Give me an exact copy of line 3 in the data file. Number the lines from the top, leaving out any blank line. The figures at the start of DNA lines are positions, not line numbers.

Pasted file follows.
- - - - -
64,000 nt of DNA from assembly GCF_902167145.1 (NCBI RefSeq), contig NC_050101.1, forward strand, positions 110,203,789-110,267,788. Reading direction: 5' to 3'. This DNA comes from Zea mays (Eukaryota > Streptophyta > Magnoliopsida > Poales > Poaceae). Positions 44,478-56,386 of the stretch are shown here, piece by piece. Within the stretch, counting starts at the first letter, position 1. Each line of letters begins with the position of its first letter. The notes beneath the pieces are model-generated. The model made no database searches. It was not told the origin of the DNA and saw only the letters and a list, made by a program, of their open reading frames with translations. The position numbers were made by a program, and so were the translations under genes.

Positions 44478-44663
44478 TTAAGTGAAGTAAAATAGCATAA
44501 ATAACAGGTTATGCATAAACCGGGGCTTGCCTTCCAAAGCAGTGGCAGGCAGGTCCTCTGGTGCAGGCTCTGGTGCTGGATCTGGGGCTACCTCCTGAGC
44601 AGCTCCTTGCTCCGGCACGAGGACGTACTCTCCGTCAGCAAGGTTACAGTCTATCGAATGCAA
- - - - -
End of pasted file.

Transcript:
44478 TTAAGTGAAGTAAAATAGCATAA